HIGH COURT OF ZIMBABWE
MASVINGO, 15 September 2023
Assessors 1. Mrs Chademana
2. Mr Mutomba
Ms M. Mutumhe, for the state
Ms F. Ndlovu, for the accused
MAWADZE J: The accused was initially arraigned for murder as defined in section 47 (1) of the Criminal Law [Codification and Reform] Act [Chapter 9:23] but was convicted of contravening section 49 of the same Act [Chapter 9:23] which relates to culpable homicide. This was after counsel found each other at the commencement of the trial and the matter proceeded on the basis of a statement of agreed facts.
The accused is 29 years old. The now deceased was 41 years old. They are not related but stayed in the same area under Chief Nyajena, Masvingo, albeit different villages.
The agreed facts are as follows;
The accused’s bicycle was stolen at his homestead on 1 May 2023. The accused had bought it for R8969 in South Africa on 6 August 2022 as per the receipt Exhibit 3. Previously the now deceased has offered to buy the same bicycle from the accused for R2000; an offer the accused took as an insult. Needless to say the accused turned down the offer.
The accused suspected that it is the now deceased who had stolen the accused’s bicycle. The rather warped reasoning of the accused was that the now deceased was the last person to see the accused parking the same bicycle at the accused’s residence on 1 May 2023. In his report to the police at ZRP Renco the accused mentioned the now deceased as a suspect in the said theft. There were also unsubstantiated rumours that the now deceased had sold the said stolen bicycle to some artisanal miners in Chehudo. The police apparently were not convinced. They thus did not arrest the now deceased. This inaction did not sit well with the accused. The accused approached the now deceased’s father with the same allegation against the now deceased. The now deceased’s father had a protection order issued against him in relation to the now deceased. He too could therefore not help the accused as he had been barred from talking to the now deceased, his son.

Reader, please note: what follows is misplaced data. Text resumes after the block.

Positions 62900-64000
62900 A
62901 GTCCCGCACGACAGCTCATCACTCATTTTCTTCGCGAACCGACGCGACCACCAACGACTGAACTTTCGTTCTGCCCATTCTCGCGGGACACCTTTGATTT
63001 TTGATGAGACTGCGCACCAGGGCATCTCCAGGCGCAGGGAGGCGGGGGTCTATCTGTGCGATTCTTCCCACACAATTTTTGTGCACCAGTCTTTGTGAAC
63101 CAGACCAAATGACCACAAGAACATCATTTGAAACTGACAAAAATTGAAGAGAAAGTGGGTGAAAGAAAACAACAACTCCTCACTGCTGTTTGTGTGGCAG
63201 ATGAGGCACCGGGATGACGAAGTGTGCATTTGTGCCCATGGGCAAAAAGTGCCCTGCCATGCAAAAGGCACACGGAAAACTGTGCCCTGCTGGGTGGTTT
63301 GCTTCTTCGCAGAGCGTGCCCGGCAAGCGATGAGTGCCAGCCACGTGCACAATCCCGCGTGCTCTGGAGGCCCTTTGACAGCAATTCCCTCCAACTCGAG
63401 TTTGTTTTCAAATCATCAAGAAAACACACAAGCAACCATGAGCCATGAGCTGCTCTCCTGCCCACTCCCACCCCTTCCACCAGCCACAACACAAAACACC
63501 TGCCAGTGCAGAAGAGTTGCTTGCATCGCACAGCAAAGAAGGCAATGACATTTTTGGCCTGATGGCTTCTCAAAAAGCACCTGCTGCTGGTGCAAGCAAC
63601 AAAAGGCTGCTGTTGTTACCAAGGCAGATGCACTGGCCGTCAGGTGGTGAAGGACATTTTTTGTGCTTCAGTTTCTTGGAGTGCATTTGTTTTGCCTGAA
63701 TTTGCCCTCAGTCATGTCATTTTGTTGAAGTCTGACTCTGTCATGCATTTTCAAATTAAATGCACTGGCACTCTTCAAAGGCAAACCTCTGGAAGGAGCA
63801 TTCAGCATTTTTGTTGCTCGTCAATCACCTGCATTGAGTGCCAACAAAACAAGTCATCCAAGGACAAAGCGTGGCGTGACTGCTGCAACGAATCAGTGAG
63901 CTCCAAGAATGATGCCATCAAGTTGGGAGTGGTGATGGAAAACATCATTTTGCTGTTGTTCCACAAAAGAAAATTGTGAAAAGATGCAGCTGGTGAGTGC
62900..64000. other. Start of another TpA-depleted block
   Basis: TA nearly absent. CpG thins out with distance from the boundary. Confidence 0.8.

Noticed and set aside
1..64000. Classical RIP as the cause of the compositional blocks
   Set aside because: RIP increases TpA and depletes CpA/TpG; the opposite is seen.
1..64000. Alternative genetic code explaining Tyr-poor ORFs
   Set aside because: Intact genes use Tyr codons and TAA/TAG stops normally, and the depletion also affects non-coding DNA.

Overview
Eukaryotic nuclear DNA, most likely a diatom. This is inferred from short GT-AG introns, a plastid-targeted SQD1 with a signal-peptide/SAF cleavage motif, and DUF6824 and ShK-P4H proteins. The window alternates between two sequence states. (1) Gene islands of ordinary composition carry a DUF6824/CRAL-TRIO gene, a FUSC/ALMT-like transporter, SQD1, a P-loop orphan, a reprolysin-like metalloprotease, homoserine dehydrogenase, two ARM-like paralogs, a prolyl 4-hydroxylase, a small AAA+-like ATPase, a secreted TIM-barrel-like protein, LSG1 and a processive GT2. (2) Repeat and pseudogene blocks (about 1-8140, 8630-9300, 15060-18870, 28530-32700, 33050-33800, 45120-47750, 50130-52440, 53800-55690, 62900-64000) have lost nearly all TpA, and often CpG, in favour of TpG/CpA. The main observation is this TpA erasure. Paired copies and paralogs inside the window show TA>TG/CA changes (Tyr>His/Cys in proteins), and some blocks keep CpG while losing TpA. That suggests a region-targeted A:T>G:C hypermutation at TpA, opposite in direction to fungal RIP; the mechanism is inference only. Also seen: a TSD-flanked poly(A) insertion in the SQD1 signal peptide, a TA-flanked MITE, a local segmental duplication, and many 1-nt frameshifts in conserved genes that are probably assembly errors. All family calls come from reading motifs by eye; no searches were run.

On the May 2023 at around 1930hrs both accused and the now deceased were at a local bottle store called Matsvaire drinking beer. The now deceased offered beer to the accused and both of them started to drink together. The now deceased later inquired from the accused if the accused had subsequently recovered his stolen bicycle. The accused who regarded the now deceased as the prime suspect felt insulted. The accused was incensed and without uttering a word stood up and advanced towards the now deceased. Sensing danger the now deceased stood up and tried to flee.
In a fit of rage, the accused picked up a bar stool. Exhibit 2 weighing 5,850kg and 75cm in height. The accused struck the now deceased who fell down. Before he could rise up the accused kicked the now deceased thrice in the face causing him to bleed. The accused then left.
The now deceased was taken to the local Musvovi clinic. By then he was unconscious. As a result, he was transferred to Masvingo General Hospital where he died 2 days later on 11 May 2023.
The post mortem report Exhibit reflects the following injuries;
‶1. Bruising on left frontal area with underlying bone fracture
2. Right peri orbital haematoma
3. Bleeding from mouth and both ears. ″
The cause of death is said to be ″head injury‶ arising from ‶blunt trauma. ″
There is no doubt that the accused stand convicted of a very serious offence involving loss of life through violent conduct, albeit as a result of his negligence. Cases of this nature remain quite prevalent and deterrent sentences are unavoidable. Life is precious. It is sacrosanct. The duty of the courts is inter alia to protect life.